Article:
US Treasury Taps Former Chrysler Exec in Bid to Save Ally Financial

Gerry Greenwald to serve as new director of troubled lender.

by on Aug.16, 2012

Former Chrysler Vice Chairman Gerry Greenwald.

He played a critical role in saving Chrysler three decades ago, and now the U.S. Treasury is hoping one of the maker’s top former executives can work the same magic at struggling Ally Financial, one of the companies bailed out by the government in 2009.

A turnaround is more than academic for taxpayers.  The Treasury still owns a 70% stake in Ally, formerly known as General Motors Acceptance Corp.  The firm continues trying to dig out from the financial crisis of 2008 and a disastrous foray into the mortgage business.

Ally said Gerald Greenwald, former chairman and chief executive officer of United Airlines and vice chairman of Chrysler Corp., will join its board along with Henry S. Miller, an experienced private equity executive.  Both were nominated by the Treasury Department.

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“Gerald and Henry are valued additions to the Ally board,” said Ally Chairman Franklin Hobbs. “They bring extensive experience from both the financial and auto sectors and will add key perspectives as Ally continues its transformation. We are pleased to have these two seasoned leaders join the board.”

Greenwald has an extensive resume that most recently  saw him help put together the Greenbriar Equity Group, a private equity firm focused on the global transportation sector.  Prior to this, Greenwald was the chairman and chief executive officer of United Airlines from 1994 to 1999. During his time at the airline, he helped return the company to profitability and build its leadership position globally.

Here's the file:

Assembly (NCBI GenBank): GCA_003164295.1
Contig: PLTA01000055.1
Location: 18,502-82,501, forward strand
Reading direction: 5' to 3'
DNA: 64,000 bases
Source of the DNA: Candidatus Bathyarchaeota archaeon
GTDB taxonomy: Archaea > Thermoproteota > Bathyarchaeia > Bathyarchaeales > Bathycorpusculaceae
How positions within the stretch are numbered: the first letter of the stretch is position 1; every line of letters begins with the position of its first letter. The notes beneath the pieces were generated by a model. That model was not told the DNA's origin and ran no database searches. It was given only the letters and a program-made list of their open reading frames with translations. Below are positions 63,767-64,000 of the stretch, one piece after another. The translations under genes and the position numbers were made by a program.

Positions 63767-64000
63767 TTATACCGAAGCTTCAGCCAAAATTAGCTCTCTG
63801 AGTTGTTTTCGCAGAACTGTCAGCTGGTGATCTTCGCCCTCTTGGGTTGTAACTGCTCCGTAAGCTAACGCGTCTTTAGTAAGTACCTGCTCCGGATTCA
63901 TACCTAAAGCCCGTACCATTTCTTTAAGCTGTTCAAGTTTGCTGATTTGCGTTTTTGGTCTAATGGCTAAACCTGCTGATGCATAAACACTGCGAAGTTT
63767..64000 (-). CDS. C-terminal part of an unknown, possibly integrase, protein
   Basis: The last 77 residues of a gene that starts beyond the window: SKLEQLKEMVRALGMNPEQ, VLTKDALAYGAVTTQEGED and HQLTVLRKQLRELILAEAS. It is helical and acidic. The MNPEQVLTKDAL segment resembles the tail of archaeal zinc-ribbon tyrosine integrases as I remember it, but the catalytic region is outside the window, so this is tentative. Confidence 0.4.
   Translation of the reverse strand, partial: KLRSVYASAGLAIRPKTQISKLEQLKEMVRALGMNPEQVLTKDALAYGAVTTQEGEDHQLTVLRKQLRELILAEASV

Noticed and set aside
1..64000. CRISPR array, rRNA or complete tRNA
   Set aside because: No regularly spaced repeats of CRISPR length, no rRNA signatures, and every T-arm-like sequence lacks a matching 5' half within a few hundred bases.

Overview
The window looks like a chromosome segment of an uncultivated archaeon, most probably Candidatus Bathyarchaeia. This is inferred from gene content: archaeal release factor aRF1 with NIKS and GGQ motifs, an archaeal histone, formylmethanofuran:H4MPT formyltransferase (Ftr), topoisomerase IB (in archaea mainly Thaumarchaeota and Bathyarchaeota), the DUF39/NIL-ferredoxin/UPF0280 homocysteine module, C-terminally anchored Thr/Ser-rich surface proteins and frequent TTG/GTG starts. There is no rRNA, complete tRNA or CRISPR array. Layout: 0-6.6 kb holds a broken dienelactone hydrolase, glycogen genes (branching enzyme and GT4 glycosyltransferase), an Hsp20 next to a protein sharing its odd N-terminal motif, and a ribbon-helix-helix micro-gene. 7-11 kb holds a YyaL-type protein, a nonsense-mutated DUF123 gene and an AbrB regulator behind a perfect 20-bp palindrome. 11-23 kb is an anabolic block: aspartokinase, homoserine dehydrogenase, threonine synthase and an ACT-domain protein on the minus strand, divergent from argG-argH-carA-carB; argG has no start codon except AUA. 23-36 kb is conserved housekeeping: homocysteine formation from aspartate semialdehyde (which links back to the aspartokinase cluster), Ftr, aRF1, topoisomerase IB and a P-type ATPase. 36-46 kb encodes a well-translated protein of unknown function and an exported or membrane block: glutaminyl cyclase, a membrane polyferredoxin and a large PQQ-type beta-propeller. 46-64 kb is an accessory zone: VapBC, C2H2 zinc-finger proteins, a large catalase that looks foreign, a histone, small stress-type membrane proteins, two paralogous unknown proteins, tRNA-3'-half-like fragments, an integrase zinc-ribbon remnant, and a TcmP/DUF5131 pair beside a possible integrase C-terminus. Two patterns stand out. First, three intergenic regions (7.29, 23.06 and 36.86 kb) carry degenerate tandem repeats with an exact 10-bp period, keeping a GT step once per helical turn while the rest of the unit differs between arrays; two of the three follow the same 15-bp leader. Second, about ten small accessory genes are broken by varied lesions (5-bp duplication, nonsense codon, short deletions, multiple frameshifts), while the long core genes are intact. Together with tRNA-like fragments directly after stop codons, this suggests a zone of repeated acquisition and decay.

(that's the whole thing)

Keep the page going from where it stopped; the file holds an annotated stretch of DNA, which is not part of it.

Greenwald began his career in the automotive industry at Ford Motor Company where he worked in several positions including controller, director of operations in Europe and president of Ford of Venezuela.

He later joined Chrysler, where he worked in various positions including corporate controller and chief financial officer before being promoted to vice chairman.

Miller has served as chairman of Marblegate Asset Management, LLC since its formation in 2009. He was also co-founder, chairman and managing director of Miller Buckfire & Co., LLC from 2002 until 2011. Miller has an accomplished background in restructurings and has worked in various capacities on several
complex cases throughout his career.

Prior to founding Miller Buckfire, he was vice chairman and managing director at Dresdner Kleinwort Wasserstein, serving as head of the financial restructuring group. Miller also served as managing director and head of both the restructuring and transportation industry group of Salomon Brothers. He has also served in senior leadership roles at Prudential Securities and Lehman Brothers.

Greenwald and Miller join nine other directors on the board Ally, which has shifted its strategic focus on its clients in the automotive world, including its old proprietor General Motors and the Chrysler Group.  While GM has been getting back into financing, Chrysler has eschewed efforts to rebuild a captive finance company.


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